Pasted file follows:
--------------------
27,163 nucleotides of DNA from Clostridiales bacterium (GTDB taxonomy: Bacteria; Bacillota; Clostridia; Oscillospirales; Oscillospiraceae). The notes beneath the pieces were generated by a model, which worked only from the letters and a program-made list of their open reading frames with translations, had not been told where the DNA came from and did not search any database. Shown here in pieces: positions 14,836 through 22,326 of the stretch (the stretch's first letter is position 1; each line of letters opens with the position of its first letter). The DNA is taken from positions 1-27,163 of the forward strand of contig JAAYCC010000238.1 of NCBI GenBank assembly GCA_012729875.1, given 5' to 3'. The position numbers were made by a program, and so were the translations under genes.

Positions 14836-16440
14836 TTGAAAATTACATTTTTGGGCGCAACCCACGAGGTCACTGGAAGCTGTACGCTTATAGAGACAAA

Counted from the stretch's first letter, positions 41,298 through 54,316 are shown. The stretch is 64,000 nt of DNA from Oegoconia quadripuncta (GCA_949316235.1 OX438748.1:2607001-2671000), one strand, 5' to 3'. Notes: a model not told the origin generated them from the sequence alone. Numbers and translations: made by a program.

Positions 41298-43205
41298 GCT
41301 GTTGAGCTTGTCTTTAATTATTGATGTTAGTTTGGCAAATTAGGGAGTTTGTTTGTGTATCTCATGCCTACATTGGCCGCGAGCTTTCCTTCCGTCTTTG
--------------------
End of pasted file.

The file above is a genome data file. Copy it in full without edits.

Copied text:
27,163 nucleotides of DNA from Clostridiales bacterium (GTDB taxonomy: Bacteria; Bacillota; Clostridia; Oscillospirales; Oscillospiraceae). The notes beneath the pieces were generated by a model, which worked only from the letters and a program-made list of their open reading frames with translations, had not been told where the DNA came from and did not search any database. Shown here in pieces: positions 14,836 through 22,326 of the stretch (the stretch's first letter is position 1; each line of letters opens with the position of its first letter). The DNA is taken from positions 1-27,163 of the forward strand of contig JAAYCC010000238.1 of NCBI GenBank assembly GCA_012729875.1, given 5' to 3'. The position numbers were made by a program, and so were the translations under genes.

Positions 14836-16440
14836 TTGAAAATTACATTTTTGGGCGCAACCCACGAGGTCACTGGAAGCTGTACGCTTATAGAGACAAA

Counted from the stretch's first letter, positions 41,298 through 54,316 are shown. The stretch is 64,000 nt of DNA from Oegoconia quadripuncta (GCA_949316235.1 OX438748.1:2607001-2671000), one strand, 5' to 3'. Notes: a model not told the origin generated them from the sequence alone. Numbers and translations: made by a program.

Positions 41298-43205
41298 GCT
41301 GTTGAGCTTGTCTTTAATTATTGATGTTAGTTTGGCAAATTAGGGAGTTTGTTTGTGTATCTCATGCCTACATTGGCCGCGAGCTTTCCTTCCGTCTTTG